In the meantime, our next series for the Quilter’s Mart blog is going to be about charitable ways to use your quilting. We’re getting into the holiday season, and it is a great time to consider spreading joy any way you can. And I can think of no better way to bring joy (and warmth!) to others than through a quilt.See you next week!
- Carolyn Knees
Triangles - What Will These Become? 3
Hello, fellow quilt-enthusiasts! Did you have a chance to try my second triangle method? It’s a new, awesome favorite technique of mine, and now I have another stack of triangles that needs to be turned into a baby quilt!
Check out the different layout options below and pick your favorite. These triangles are significantly smaller than the first batch, so even though some of the layout options are the same as the first batch, they look different! We’ve even got another poll up for you to vote on the one you like! VOTE HERE!
This is my tried-and-true triangle-user. Isn’t it cool that it looks so, so different with the small triangles vs. the big ones?! I will never stop loving this layout, so whenever I make triangles, I always test it out to see if it’s the winner (again!).
Again, this is such a classic, I feel like it must always be a contender when I’m working with triangles. And with the smaller triangles, you get a lot more flying geese in your quilt top!
When considering classic options, pinwheels are another one that always make the list. They’re so beautiful and playful each and every time!
I wouldn’t normally call this layout “snakes”, but with the green fabric I used, they kind of look like snakes, don’t you think?
Chevron Combo #1
Okay, friends. This is where it gets interesting. With the smaller triangles and the high-contrast fabric choices, I discovered I was able to make some “combos” that looked really, really cool by mixing different techniques. Here is the first one, which combines stripes and chevron.
Chevron Combo #2
This one shows what happens when you only make one small tweak. I only switched out one row of the stripes in favor of a row of diamonds, and look what a difference it made!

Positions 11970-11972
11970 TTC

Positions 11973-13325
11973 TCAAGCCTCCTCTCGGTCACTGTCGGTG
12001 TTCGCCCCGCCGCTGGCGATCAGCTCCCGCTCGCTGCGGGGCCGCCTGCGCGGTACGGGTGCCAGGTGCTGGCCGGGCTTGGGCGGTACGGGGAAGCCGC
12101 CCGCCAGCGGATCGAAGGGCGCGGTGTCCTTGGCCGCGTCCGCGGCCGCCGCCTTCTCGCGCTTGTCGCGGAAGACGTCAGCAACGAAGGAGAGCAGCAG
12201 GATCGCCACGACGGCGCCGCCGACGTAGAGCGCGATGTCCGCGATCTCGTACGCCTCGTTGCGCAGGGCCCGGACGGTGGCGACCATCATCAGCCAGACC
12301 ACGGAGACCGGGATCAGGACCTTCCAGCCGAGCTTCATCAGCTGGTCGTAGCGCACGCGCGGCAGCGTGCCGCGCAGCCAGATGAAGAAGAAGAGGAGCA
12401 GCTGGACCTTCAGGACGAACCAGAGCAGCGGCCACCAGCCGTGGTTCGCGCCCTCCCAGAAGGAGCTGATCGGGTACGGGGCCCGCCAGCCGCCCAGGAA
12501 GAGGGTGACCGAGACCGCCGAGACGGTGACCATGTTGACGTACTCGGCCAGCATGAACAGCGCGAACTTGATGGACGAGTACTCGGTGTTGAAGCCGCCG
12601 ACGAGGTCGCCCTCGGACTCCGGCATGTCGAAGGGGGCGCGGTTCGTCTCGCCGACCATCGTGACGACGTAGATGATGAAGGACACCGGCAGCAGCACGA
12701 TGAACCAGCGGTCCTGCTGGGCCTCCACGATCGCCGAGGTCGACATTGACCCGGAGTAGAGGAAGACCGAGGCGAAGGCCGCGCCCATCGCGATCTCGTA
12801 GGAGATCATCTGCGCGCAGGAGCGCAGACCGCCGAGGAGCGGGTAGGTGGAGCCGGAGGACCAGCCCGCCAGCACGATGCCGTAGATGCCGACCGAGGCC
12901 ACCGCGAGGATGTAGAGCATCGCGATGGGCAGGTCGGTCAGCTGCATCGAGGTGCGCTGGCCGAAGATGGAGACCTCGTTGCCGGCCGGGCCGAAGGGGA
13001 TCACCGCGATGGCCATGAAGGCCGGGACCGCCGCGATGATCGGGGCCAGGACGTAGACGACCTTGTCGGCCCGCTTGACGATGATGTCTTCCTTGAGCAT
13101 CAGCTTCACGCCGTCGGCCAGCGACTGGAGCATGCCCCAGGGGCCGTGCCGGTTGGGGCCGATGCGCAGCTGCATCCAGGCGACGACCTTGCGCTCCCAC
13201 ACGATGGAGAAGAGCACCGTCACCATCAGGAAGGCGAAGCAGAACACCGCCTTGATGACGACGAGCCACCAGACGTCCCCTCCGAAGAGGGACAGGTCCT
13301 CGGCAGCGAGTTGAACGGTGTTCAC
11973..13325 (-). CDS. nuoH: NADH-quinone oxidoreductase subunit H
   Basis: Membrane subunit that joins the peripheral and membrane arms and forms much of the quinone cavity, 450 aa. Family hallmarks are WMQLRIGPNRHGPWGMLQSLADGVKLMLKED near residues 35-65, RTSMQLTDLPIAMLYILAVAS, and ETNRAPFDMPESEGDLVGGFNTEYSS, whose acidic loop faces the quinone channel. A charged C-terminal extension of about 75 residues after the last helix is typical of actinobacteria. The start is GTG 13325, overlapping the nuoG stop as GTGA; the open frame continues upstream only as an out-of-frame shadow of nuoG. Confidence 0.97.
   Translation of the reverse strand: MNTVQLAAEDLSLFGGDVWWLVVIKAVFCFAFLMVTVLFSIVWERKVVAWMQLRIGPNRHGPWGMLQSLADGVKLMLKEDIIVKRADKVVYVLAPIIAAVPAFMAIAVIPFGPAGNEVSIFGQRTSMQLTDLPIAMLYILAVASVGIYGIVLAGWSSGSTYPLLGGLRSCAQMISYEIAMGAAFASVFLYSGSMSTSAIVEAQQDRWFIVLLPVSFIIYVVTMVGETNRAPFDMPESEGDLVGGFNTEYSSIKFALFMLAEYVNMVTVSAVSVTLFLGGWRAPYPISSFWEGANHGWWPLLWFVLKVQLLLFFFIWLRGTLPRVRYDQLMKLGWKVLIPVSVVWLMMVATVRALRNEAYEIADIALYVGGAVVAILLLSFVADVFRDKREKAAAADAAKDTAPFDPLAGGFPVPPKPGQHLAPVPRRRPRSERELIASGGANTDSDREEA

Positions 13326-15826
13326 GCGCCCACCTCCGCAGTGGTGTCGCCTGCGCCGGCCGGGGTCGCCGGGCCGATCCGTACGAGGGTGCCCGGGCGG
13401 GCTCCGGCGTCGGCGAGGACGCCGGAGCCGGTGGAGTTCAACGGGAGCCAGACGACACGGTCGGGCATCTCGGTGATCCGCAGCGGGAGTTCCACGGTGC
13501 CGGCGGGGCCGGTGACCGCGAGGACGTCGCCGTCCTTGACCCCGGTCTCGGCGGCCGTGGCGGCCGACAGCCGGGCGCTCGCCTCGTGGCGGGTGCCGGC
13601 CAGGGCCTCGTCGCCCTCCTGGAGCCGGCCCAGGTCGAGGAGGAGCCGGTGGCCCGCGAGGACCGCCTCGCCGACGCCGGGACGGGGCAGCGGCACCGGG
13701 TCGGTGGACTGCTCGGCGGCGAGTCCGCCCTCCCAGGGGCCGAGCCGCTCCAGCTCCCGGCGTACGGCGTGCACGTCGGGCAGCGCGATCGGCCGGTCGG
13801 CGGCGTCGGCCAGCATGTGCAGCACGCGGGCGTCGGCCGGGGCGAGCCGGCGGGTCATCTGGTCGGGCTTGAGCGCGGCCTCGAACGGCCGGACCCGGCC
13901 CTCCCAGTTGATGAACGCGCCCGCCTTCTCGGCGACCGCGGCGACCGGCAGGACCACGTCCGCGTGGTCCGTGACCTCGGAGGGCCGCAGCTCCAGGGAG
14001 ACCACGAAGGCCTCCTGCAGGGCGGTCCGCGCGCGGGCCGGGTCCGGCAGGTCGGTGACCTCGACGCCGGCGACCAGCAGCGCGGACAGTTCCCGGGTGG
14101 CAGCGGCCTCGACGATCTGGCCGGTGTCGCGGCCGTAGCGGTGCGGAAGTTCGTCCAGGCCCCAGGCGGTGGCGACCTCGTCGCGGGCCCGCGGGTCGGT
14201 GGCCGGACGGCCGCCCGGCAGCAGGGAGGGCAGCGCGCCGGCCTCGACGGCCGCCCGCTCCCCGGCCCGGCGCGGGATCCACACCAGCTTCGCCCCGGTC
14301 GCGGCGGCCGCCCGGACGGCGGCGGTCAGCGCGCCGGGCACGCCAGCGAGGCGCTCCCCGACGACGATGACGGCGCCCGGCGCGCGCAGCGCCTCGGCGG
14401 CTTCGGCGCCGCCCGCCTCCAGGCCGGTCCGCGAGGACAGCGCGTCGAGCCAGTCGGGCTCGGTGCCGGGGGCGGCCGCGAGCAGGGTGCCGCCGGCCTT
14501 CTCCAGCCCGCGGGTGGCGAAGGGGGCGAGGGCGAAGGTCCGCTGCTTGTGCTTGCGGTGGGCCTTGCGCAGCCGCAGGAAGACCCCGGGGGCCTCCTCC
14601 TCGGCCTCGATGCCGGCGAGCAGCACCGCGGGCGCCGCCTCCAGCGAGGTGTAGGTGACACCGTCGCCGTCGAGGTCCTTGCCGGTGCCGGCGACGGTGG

Chevron Combo #3
For this one, I made another small tweak and ditched the stripes altogether. With diamonds above and below the middle chevron row, it looks wildly different to Chevron Combo #1, even though there is a (pun alert!) common thread of using a chevron technique in the middle row.
After doing the chevron combos, I found I kind of missed the stripes! So I put the stripes in the middle and diamonds above and below. Not too bad!
Diamond/Geese Combo #1
From the Stripe Combo, I got inspired by the diamonds and thought… let’s make that my center row! I also rotated the orientation, just for fun. After deciding on the center row, I felt like flying geese were needed, and voila! Here is Diamond/Geese Combo #1!
Diamond/Geese Combo #2
Flipping the geese and the orientation is such a small move, but made such a visual impact!
Diamond/Geese Combo #3
Again, a small flip of only two of the geese, and we have a totally different top!
Diamond/Geese Combo #4
And one more round of fliperoos, and we’ve got another iteration of diamonds + geese.
At this point, I had to stop myself. This is way, way more options than any sane person needs (but who said I was sane? Ha!), and the more options I created, the harder my decision was getting. When working with triangles, playing around and making small changes is so much fun because even moving a single piece gives you something brand new and exciting to consider. I could do it forever if I let myself!